As long as the issuer (in this case, V&D) exists, these gift cards are a form of currency in the 'country of V&D.' But a problem arises when V&D goes bankrupt: the gift cards are suddenly worthless.
The news coverage of V&D’s collapse, and its consequences for the holders of gift cards in particular, reminded me of, in principle, the same phenomenon that we observe in our own modern monetary system, albeit on a much greater scale. The 'gift cards' we use in our own economy only have a different name: we call them money (currencies), and the issuing authority is not a warehouse chain but rather a central bank.
I can almost hear you think that our money couldn’t actually, literally, become worthless from one day to the other? Right? But are you sure? Although we haven’t seen it happen in the Netherlands for a long time, it doesn’t mean that it couldn’t happen. I have seen it happen multiple times in the former Yugoslavia and Bosnia, where I was born. Multiple times, its currency became worthless. And it hasn’t been the only example in monetary history. Furthermore, it is a mistake to think that these kind of monetary disasters could only occur (or has only occurred) in third world countries.
But you might think that a central bank could not possibly go bankrupt in a similar manner as the V&D. You are absolutely correct. Or at least, when we are talking about the formal definition of bankruptcy. Factually speaking, a central bank can go bankrupt. Moreover, the process of bankruptcy has been going on for decades. What am I trying to say? If a central bank deliberately lowers the value of the currency it issues, we can consider that as a form of bankruptcy. As a result, the value of your money (its purchasing power), is lowered annually, year after year. After some time, this amounts to a considerable decline. Since 1971, the purchasing power of the Dutch guilder has more than halved. And the guilder was known as a strong and stable currency!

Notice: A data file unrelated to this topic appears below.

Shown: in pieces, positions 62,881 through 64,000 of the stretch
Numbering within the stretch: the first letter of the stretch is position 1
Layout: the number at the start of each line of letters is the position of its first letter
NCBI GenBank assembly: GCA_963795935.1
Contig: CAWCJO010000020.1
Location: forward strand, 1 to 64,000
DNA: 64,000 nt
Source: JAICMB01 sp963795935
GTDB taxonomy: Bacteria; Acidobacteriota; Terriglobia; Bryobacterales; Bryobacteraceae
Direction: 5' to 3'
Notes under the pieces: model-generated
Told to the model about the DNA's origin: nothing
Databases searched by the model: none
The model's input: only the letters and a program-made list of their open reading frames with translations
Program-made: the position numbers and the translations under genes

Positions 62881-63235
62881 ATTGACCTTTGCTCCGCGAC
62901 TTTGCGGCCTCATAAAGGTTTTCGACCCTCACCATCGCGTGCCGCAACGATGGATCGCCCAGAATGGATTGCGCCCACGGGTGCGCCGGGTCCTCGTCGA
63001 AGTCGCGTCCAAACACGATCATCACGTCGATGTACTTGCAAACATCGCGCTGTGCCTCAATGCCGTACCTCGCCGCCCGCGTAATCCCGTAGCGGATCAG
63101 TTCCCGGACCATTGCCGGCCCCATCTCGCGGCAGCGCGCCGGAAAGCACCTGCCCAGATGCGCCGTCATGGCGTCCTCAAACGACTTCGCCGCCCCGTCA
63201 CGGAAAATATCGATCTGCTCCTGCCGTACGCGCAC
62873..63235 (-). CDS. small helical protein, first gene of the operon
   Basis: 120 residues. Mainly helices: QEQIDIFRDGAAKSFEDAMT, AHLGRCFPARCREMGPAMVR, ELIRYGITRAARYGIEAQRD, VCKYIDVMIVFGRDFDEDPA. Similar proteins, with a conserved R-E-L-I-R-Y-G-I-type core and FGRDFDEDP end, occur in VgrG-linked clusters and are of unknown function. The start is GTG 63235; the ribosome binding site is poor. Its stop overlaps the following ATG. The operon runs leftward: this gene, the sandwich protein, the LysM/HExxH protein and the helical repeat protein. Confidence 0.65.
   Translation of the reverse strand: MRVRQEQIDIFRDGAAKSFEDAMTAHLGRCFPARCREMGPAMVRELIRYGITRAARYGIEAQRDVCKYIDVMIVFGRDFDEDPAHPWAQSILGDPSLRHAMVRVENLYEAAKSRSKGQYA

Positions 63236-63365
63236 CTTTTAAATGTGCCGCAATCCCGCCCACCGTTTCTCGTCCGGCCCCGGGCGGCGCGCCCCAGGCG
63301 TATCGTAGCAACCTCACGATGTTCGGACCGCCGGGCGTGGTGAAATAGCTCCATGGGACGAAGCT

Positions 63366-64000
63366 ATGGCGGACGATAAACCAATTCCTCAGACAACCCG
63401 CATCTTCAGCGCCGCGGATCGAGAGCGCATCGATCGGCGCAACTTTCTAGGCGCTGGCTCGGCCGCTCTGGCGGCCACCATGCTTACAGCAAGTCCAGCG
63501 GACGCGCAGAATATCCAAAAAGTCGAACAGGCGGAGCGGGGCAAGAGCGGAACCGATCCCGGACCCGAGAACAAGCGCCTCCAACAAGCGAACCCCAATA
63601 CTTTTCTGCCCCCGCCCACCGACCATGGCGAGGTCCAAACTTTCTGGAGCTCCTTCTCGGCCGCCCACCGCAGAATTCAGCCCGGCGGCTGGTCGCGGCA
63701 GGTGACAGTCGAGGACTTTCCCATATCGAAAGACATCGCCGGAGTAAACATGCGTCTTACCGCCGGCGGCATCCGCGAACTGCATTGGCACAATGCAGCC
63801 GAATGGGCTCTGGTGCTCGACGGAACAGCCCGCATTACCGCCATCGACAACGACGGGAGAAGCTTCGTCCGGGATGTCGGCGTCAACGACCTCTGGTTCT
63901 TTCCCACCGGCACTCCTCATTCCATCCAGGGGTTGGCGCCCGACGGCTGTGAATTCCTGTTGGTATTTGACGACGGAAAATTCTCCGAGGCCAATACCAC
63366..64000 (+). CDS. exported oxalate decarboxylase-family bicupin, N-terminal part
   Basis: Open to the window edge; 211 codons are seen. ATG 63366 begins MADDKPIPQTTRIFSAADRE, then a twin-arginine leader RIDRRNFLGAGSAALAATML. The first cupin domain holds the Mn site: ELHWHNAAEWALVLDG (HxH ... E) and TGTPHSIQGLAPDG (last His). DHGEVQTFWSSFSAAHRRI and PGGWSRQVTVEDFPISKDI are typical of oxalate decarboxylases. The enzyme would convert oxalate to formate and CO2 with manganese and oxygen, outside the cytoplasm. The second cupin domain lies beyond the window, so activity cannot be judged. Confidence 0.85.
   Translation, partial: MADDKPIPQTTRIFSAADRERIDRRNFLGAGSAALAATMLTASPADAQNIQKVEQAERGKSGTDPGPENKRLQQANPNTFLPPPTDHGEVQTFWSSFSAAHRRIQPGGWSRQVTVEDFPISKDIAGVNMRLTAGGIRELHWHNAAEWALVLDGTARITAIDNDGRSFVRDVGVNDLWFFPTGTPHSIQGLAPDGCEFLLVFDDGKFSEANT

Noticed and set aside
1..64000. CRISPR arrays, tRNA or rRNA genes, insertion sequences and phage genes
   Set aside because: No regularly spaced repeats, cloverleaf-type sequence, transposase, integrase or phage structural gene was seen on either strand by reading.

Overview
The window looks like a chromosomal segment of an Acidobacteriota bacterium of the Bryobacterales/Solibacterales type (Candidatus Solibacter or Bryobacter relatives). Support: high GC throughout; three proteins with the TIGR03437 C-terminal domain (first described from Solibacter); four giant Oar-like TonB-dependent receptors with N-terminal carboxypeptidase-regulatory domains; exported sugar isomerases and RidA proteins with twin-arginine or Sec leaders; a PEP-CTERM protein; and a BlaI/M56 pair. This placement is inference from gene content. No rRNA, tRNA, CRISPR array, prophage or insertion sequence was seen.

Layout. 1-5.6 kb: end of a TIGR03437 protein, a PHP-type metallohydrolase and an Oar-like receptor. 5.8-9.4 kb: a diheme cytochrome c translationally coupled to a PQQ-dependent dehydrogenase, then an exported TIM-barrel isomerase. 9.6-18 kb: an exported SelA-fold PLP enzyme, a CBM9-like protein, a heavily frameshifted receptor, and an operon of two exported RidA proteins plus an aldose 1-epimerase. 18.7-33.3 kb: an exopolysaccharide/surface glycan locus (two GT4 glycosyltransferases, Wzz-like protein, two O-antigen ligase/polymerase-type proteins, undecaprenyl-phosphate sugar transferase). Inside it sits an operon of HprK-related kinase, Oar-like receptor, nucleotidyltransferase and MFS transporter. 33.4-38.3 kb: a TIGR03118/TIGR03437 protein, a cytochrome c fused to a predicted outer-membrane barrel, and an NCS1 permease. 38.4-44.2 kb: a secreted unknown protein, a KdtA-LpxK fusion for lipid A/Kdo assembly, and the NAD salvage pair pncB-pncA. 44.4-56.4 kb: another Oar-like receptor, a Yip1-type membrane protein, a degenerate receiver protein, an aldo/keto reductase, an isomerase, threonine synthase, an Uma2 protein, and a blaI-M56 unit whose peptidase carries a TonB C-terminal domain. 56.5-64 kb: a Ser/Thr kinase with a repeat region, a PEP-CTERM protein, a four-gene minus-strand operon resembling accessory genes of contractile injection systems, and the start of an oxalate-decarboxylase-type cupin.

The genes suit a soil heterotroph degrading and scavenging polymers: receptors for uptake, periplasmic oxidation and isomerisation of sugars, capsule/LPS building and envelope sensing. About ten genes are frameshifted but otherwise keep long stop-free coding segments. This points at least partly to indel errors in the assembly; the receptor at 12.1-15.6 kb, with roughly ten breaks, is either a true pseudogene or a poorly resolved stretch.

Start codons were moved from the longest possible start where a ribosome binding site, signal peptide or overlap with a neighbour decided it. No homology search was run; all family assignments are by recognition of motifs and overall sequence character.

The aim of all central banks is to aim for higher prices each year. Declining prices, meaning your money increases in purchasing power, is considered the state’s greatest enemy. It is combatted by all sorts of legal (cutting interest rates, all the way up to 0 percent) and illegal (monetary financing of government deficits) means. In 2012, I called this monetary murder, and it is a process set in motion for the past century. However rare the comet of Halley is, without a doubt the most well-known comet (and one we only see once every 76 years), the sight of declining prices has been equally rare. Since the end of the Second World War, prices in the Netherlands have only declined in one single year, and by a very small margin.
The process of monetary murder not only continues, but central banks have recently stated that they will strive for higher inflation than they have in the past.
In my view, this means it is a matter of time before our monetary system, which is based on a relationship of trust with the organization that issues currency, will collapse. Monetary history does not predict a good outcome either: in the entire human history there has been no example of a so-called fiat monetary system that has held up over time. On the contrary, there is no example of a collapsed monetary system that was not accompanied by long-term nasty consequences for everyone and everything involved. If there is one thing we can learn from monetary history, it is that we should be prepared for the inevitable.
In previous research of all fiat monetary systems that have ever existed, a result was that the average life expectancy of a system is approximately 27 years. Our own monetary system saw its first light in 1971, meaning it is nearly 45 years old. We have long overstayed our welcome.